It is precisely in discussing the individual’s salvation through membership in a jointly supernatural and natural Christ and Mystical Body that we enter into the realm of social theory. For Catholic Tradition, building upon what emerges from the message of the Sacred Scriptures, has insisted that all of nature has its crucial part to play in this work of raising the individual to eternal life with God. Everything in nature, as St. Ignatius of Antioch teaches, has been “recapitulated” and redeemed in Christ. Nothing that God has created is superfluous to His plan, and nothing somehow becomes superannuated as the centuries advance. Everything thought, written, painted, sculpted, and sung to the greater glory of God under the corrective and transforming grace of Christ and His Church is of crucial importance in the work of personal salvation and divinization. And anything done for the benefit of a man’s final end reverberates back on his temporal existence, illuminating its purpose and enhancing its character as well.

Highest on the list of natural aids to the individual’s path to heaven with positive temporal effects are earthly social institutions. The Greeks already understood society’s secular benefits, with Solon the Lawgiver (c. 638-558 B.C.), the first great western political thinker—and, instructively, a poet to boot—demonstrating that individuals, left to their own devices, destroy not only their neighbors but themselves in the process. They needed guidance through the authoritative, coordinating power of the Greek “polis” or State. For man, as Aristotle magisterially summarizes Solon’s point, is essentially a social, political animal.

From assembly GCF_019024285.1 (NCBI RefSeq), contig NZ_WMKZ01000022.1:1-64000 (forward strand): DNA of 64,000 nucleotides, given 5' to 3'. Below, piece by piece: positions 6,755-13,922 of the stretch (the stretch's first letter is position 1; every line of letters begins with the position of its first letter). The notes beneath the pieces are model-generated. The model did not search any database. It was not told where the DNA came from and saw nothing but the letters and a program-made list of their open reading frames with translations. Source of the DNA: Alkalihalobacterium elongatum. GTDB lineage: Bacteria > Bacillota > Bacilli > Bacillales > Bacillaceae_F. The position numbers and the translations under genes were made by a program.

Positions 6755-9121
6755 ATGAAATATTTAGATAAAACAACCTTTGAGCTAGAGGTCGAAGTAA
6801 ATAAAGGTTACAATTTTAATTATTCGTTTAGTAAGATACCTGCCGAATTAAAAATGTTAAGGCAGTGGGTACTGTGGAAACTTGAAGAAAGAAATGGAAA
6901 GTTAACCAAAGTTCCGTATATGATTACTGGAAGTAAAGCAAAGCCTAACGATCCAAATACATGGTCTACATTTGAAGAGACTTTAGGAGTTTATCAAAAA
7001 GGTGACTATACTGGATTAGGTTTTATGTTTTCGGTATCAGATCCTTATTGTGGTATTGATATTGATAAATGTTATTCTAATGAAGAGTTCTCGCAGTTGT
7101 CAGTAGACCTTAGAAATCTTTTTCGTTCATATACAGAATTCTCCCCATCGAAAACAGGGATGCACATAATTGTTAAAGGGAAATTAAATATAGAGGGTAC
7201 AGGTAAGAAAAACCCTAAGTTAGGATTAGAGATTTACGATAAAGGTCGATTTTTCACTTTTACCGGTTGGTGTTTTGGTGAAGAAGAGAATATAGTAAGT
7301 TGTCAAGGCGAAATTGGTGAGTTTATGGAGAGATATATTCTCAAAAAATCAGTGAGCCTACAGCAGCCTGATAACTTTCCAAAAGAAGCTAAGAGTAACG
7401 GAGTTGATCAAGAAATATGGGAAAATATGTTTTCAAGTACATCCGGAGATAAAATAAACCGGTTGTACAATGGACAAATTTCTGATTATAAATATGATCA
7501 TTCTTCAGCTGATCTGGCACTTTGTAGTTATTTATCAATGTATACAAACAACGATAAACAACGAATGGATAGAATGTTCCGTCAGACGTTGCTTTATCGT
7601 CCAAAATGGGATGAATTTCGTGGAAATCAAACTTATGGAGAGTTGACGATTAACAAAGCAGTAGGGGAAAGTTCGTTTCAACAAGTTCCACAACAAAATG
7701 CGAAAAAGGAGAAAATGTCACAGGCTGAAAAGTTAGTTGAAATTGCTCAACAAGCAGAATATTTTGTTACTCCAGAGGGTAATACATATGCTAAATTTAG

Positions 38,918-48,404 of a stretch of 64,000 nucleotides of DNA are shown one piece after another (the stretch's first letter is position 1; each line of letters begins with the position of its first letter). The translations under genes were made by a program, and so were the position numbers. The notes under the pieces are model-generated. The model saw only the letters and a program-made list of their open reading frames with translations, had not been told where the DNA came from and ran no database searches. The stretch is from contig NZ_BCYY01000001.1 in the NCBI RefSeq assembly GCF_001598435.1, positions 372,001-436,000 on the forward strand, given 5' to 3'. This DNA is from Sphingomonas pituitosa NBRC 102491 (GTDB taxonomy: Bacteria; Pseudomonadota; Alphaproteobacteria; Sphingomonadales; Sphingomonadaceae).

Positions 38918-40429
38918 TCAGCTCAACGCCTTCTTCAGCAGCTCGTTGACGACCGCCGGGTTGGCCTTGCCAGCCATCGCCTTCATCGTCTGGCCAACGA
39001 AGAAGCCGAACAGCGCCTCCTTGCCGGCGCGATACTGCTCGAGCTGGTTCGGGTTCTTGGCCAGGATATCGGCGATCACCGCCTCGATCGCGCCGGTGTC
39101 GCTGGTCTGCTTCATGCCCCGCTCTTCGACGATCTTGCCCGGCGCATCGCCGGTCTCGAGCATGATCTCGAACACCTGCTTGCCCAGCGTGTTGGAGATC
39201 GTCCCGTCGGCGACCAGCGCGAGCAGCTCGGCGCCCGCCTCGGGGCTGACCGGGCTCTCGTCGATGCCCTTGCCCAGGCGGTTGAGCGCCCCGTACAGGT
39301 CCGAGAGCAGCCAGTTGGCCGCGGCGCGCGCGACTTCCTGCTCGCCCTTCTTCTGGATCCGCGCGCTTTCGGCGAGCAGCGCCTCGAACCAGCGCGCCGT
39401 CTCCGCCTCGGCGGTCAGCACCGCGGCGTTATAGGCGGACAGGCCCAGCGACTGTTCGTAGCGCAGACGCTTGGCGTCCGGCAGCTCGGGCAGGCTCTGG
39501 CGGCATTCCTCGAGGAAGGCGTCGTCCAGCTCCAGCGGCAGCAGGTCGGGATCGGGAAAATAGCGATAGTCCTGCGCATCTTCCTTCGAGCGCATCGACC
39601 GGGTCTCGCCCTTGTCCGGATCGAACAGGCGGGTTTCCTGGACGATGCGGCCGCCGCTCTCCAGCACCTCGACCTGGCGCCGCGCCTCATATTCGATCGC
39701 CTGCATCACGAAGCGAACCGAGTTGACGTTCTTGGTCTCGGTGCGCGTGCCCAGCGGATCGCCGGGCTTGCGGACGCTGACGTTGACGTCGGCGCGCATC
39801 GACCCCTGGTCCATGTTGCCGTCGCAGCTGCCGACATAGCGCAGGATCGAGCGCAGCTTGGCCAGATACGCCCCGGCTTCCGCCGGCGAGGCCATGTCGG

Supernatural Authority

Greeks and Romans gave to the social authority of a monolithic State too exclusive an importance. What Catholic Christianity did—with a bit of practical historical aid from the Germanic and Slavic disruption of the ancient order of things—was threefold in character: it made it clear that the State required the corrective and transforming guidance of the supernatural authority of the Church; that other natural, non-governmental social institutions, equally subject to the teachings of the Mystical Body, were involved in the enterprise of chaining the individual’s destructive tendencies; and that all of these societies, together, were ultimately intended for the positive benefit of distinct human persons and their divinization in Christ.

It is the family that is undoubtedly the first and most basic of these crucial, natural, authoritative societies aiding the attainment of the individual’s supernatural end. Only through the union of a man and a woman can a human person exist. That union gives him the basic natural building blocks with which he must operate for the rest of his life. What happens to him in the bosom of his family, especially in the earliest years of his own existence as well as those in which he shapes the growth of his offspring, is more significant than anything else in his development of an understanding of individual needs, flaws to be corrected, and talents and virtues that can and must be cultivated. In other words, when considering things in the order of nature, “it takes a family,” first and foremost, to set a creature of God on that proper path to eternal life that aids him temporally also.